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A case for NAFTA

By Jeff

Hillary Clinton is not winning the Democratic nomination. No way; no how. I soooooo need a break from the Democratic primary.

So instead, and since it appears as though I’m one of the few Politirazzi voices on “the right,” I’ll champion something that both Democratic candidates have been speaking out against: NAFTA, which has been a substantial benefit to all parties involved. But before I get into the stats, there are two major errors people make when demonizing NAFTA.

First, they assume that manufacturing jobs are all lost to “outsourcing,” when in fact many of them are lost due to either job obsoleteness or increased productivity. It’s not a bad thing to lose jobs. For instance, the buggy whip industry is dead — and isn’t everyone glad automobiles replaced horse transportation? The assembly line obsoleted even more jobs while dramatically increasing productivity. Microsoft has been the cause of mass job obsoleteness. Is there ANYONE who would argue that the technological revolution starting in the late '70s hasn’t been a historic boon to the global economy and society in general? Jobs are lost. Industries die. Economies adapt. Not only is it natural, but it’s good. The loss of manufacturing jobs is a secular change. China, where we are supposedly shipping all of our manufacturing jobs is shedding manufacturing jobs at a higher rate than the U.S., but their productivity is increasing.

(continued) Second, people talk about jobs lost to China and India in the same breath as blaming NAFTA — which just shows a striking amount of ignorance of what NAFTA even means never mind its impacts. However, even when jobs are outsourced to Mexico for cheaper labor, why is that bad? Why is the company evil for doing so? No company (or society) should be obligated to keep a job forever. A company pays a salary as long as it is worth it for them to do so. It’s no different than the fact that I accept a salary from my company as long as it is worth it for me to keep doing so.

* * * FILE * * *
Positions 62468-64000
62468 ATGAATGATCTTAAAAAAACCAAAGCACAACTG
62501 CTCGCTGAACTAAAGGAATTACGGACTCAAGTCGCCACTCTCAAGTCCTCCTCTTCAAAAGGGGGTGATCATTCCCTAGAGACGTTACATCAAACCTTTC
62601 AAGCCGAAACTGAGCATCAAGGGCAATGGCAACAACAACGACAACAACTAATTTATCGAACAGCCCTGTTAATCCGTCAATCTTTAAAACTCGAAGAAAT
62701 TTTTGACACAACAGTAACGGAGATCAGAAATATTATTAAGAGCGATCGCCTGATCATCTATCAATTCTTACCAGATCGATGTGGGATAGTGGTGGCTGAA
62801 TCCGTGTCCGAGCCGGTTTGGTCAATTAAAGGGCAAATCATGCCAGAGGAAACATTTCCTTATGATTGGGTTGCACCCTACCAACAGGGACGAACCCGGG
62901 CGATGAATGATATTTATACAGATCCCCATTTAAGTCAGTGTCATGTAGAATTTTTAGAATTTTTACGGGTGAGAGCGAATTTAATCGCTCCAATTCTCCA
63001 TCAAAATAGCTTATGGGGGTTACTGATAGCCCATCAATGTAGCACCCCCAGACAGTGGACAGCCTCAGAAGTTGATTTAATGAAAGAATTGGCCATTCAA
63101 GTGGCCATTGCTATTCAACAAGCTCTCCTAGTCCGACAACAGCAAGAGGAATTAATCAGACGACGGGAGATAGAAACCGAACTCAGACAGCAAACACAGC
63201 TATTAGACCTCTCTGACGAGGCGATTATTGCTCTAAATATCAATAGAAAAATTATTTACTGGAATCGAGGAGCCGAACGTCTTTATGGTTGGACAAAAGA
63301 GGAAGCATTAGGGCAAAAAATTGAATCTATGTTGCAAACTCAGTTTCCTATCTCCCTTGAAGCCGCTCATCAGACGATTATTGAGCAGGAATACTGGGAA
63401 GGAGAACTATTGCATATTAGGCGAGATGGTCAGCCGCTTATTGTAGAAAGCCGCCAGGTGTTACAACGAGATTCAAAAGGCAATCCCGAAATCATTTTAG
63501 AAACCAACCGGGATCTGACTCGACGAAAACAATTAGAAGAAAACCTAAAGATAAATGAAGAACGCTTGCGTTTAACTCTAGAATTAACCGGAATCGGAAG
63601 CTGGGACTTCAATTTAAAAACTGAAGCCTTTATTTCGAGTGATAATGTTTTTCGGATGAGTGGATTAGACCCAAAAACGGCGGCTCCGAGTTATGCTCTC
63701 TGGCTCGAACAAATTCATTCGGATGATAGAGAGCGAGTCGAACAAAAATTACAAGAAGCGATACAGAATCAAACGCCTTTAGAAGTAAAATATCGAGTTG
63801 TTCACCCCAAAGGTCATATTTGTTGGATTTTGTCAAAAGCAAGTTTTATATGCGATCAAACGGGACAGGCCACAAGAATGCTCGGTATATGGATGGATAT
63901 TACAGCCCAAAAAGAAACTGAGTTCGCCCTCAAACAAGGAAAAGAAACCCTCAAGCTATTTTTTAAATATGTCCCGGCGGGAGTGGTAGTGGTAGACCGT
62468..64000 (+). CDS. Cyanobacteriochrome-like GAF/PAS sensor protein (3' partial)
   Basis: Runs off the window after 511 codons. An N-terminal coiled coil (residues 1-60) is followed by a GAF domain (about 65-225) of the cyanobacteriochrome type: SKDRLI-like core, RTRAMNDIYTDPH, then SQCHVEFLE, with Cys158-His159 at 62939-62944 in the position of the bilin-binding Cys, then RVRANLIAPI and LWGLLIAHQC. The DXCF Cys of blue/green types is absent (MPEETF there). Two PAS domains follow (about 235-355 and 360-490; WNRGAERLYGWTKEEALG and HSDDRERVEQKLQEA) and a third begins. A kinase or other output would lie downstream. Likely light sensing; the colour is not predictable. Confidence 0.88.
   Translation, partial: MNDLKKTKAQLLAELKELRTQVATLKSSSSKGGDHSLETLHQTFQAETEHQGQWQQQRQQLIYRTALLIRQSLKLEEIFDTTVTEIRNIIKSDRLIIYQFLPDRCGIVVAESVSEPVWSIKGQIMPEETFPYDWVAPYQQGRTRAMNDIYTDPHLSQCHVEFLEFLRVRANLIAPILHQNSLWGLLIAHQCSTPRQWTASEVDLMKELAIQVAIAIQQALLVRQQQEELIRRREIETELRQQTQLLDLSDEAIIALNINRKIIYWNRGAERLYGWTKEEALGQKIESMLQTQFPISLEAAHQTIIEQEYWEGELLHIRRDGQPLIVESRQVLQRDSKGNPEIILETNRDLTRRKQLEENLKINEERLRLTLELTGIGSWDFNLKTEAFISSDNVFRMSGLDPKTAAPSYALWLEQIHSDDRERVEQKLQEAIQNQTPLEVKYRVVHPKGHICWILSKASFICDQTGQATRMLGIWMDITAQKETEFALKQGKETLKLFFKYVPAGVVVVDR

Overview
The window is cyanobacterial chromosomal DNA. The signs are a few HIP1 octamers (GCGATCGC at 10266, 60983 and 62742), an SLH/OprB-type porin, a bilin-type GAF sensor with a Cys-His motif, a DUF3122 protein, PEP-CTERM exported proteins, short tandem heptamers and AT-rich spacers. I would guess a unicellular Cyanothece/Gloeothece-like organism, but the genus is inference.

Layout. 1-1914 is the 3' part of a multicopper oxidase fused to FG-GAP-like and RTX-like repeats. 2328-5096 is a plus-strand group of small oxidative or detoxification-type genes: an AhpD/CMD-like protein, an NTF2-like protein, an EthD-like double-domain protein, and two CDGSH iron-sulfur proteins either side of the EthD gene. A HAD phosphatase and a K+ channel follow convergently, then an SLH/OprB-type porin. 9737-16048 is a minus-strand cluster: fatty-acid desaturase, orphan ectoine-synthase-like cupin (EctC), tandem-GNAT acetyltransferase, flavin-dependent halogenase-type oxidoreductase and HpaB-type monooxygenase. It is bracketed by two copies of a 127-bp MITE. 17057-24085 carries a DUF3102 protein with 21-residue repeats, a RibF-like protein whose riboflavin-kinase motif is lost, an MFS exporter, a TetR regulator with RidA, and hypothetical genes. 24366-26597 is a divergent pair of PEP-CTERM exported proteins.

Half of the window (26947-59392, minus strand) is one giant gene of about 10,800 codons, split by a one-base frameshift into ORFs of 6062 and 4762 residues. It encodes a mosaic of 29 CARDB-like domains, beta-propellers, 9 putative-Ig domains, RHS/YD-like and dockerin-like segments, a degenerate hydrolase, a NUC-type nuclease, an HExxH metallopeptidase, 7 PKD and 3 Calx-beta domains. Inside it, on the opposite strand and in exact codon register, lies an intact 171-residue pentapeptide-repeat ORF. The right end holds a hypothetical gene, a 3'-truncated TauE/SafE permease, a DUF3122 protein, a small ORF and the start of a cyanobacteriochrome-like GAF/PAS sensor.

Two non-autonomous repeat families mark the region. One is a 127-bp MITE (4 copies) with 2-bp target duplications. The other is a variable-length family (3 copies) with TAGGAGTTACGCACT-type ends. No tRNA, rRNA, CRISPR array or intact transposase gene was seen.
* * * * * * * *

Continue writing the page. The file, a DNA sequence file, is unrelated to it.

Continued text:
When either of us receive a more economic offer; we end the agreement. Why are companies evil when they terminate an obsolete job, yet individuals are living the American dream by taking a better-paying job? Why is “loyalty” a one way street?

While admittedly correlation does not prove causation, there is no mistaking the fact that the years post-NAFTA have been substantially better economically than those pre-NAFTA. Unemployment averaged 5.1 percent the 13 years after NAFTA compared to 7.1 percent the 13 years prior; U.S. manufacturing output increased 63 percent after NAFTA compared to 37 percent before. Manufacturing salaries (adjusted for inflation) increased 1.6 percent annually compared to 0.9 percent. So, there’s less unemployment, higher manufacturing productivity and higher manufacturing wages in the states. It’s benefited us. What about Mexico?

A report from the World Bank on the 10-year anniversary of NAFTA said that NAFTA has also been an economic boon for Mexico.

Money quote: “The report’s main conclusion regarding NAFTA is that the treaty has helped Mexico get closer to the levels of development of its NAFTA partners. The research suggests, for example, without NAFTA Mexican exports would have been around 25 percent lower than the actual numbers, foreign direct investment would have been around 40 percent less, and the country's per capita income in 2002 would have been up to 5 percent lower. Also, the amount of time required for Mexican manufacturers to adopt U. S. technological innovations was cut in half.”

So while the Democratic politicians pander to blue-collar voters and those struck with liberal guilt by citing NAFTA as one of the main reason for the weakened economy, and claim that it’s benefited nobody but evil, greedy corporations, the facts just do not back it up at all.

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